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Opinion: Pardon and Parole proceeding affirms Oklahoma’s legal provisions

Patrick B. McGuigan, Editorial Director, The City Sentinel

Critics of capital punishment and of Oklahoma’s death penalty process quickly embraced the 3-1 vote recommending commutation to Governor Kevin Stitt.

A spokesman for Stitt – who had defended his appointees to the Pardon and Parole panel as persons of integrity – said after the board vote the governor would not comment on the case until he announces his decision on the commutation request.

After the September 13 vote, defenders of Jones, and indeed advocates for his execution, pointed to past instances when chief executives have not followed commutation recommendations.

Before the commutation proceedings, Jones lawyers, legal analysts and journalists who have reported on the case anticipated that a vote favoring Jones in some form was possible, and perhaps likely.

However, the actual vote was a direct and practical affirmation of the impact that accumulating concrete evidence of Jones’ actual innocence had eroded the case for implementing the Ultimate Sanction, at least in this case.

While Oklahomans reaffirmed the death penalty in a statewide vote within the past decade, opinion polls have indicated a majority do not support Jones’ execution. And, overall support or the death penalty per se has eroded.

Oklahoma County District Attorney David Prater had pressed to prevent a majority of the five-member board from even voting on the submitted commutation for Jones.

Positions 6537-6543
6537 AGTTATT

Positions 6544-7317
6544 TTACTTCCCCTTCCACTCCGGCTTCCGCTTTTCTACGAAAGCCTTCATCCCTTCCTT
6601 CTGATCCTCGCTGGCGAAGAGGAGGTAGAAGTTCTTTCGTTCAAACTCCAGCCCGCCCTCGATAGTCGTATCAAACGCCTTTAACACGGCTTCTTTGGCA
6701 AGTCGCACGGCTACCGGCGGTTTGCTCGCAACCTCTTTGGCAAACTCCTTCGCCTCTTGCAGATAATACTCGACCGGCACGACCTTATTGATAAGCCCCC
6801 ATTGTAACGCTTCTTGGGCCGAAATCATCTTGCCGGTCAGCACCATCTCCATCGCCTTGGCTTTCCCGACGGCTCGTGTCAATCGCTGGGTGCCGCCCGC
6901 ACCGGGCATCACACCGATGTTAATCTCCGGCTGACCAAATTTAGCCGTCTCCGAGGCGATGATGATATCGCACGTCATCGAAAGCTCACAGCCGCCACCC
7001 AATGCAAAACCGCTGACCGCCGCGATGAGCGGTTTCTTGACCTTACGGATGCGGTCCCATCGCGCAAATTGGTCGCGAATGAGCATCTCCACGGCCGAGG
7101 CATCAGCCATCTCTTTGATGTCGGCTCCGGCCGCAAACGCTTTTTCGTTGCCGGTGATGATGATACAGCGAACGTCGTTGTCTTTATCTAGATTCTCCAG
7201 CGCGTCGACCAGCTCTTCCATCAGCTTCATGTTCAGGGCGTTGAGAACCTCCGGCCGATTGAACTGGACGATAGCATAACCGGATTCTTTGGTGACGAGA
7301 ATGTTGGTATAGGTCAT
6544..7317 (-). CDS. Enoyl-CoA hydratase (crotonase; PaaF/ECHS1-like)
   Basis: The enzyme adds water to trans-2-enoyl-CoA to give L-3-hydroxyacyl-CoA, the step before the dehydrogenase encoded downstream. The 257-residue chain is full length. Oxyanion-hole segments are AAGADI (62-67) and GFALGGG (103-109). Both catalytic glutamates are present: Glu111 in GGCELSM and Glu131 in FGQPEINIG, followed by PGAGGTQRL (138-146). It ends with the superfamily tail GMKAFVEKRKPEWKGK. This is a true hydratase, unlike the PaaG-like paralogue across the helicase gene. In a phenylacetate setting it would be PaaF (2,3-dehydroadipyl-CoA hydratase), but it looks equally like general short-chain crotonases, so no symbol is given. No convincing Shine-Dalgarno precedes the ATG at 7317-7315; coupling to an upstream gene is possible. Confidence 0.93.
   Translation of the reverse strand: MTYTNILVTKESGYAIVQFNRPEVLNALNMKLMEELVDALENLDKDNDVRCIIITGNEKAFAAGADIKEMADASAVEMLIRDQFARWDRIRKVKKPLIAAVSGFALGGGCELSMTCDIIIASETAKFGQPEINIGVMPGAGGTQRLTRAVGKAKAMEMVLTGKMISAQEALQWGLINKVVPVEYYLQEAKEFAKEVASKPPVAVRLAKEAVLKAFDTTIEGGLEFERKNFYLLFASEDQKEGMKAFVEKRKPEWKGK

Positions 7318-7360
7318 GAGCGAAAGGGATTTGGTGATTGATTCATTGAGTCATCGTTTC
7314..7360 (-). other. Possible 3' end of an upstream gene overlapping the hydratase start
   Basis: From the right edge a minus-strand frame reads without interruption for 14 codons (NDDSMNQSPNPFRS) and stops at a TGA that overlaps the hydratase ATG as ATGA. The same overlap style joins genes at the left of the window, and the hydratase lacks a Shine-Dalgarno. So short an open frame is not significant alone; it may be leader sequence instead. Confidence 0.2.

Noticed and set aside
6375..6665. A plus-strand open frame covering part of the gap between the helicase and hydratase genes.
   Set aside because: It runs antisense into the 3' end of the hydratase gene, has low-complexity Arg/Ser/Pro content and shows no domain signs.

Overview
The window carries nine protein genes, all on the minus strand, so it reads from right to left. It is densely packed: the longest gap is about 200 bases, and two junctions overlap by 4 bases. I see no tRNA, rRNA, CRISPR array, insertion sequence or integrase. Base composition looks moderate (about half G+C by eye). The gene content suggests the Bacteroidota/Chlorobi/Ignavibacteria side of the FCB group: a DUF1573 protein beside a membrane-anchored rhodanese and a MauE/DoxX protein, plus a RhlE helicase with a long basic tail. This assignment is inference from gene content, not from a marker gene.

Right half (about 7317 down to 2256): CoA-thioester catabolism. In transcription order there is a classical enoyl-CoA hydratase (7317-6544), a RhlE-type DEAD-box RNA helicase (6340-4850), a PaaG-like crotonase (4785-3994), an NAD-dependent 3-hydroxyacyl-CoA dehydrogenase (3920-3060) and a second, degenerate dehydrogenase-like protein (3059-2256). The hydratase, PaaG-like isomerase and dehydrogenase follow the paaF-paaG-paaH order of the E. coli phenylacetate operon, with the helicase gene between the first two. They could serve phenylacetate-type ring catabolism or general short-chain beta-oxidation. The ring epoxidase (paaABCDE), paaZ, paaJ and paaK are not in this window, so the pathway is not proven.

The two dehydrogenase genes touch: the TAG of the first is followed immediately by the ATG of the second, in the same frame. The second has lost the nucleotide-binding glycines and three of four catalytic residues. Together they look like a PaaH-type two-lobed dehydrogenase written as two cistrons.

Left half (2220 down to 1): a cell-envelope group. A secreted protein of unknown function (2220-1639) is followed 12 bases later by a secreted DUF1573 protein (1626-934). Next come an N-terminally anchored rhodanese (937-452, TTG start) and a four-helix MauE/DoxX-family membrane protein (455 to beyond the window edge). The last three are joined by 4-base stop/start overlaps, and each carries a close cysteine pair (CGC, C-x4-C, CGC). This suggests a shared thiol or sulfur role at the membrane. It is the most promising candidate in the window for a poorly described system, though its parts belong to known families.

He sued Pardon and Parole Board members Kelly Doyle and Adam Luck and petitioned the state High Court to remove them from voting.

The state Supreme Court, in a succinct order issued September 10, slapped down the Prater litigation, with Chief Justice Noma D. Gurich writing, “Petitioner’s request for an order directing Respondents [Luck and Doyle] to refrain from participating in the commutation proceedings relating to Julius Darius Jones, including the commutation hearing … set for Monday, September 13, 2021, is hereby denied.”

Despite that Court denial, D.A. Prater sought the recusal of the board’s newest member, Scott Williams, asserting the Williams’ relationship with an attorney arguing in favor of Jones amounted to a conflict of interest.

Although not agreeing a conflict of interest existed, Williams announced he would not to vote on the Jones commutation matter.

The Pardon and Parole Board is a constitutional agency. The state’s chief executive has explicit constitutional powers in the death penalty process. Governors have power in most states that retain capital punishment to impede or prevent executions, or to impact their timing.

Governor Stitt’s nominees to the Pardon and Parole Board bring to the panel long-stated perspectives on criminal justice issues that incline toward reform of the state’s legal system, including the matter of capital punishment.

Aside from this particular case the controversy of recent months raised a lot of issues, including contentions that Jones must be executed for process reasons (finality of judgment) no matter what happened in the administrative process and in spite of evidence his attorneys have gathered that a person other than murdered Edmond civic leader Paul Howell in the driveway of his home in 1999.

Statutory and other provisions for pardon, parole and commutation – including for the execution process – have evolved in recent years, while remaining rooted in the state’s constitutional strictures.

In this proceeding, attacks and public pressure – on the governor’s appointment powers, on the Pardon and Parole Board as a body and on its individual members, and ultimately on the state chief executive’s powers – fell short.

NOTE: This opinion does not reflect the views of either of the co-publishers, who themselves have differing and nuanced views on the subject.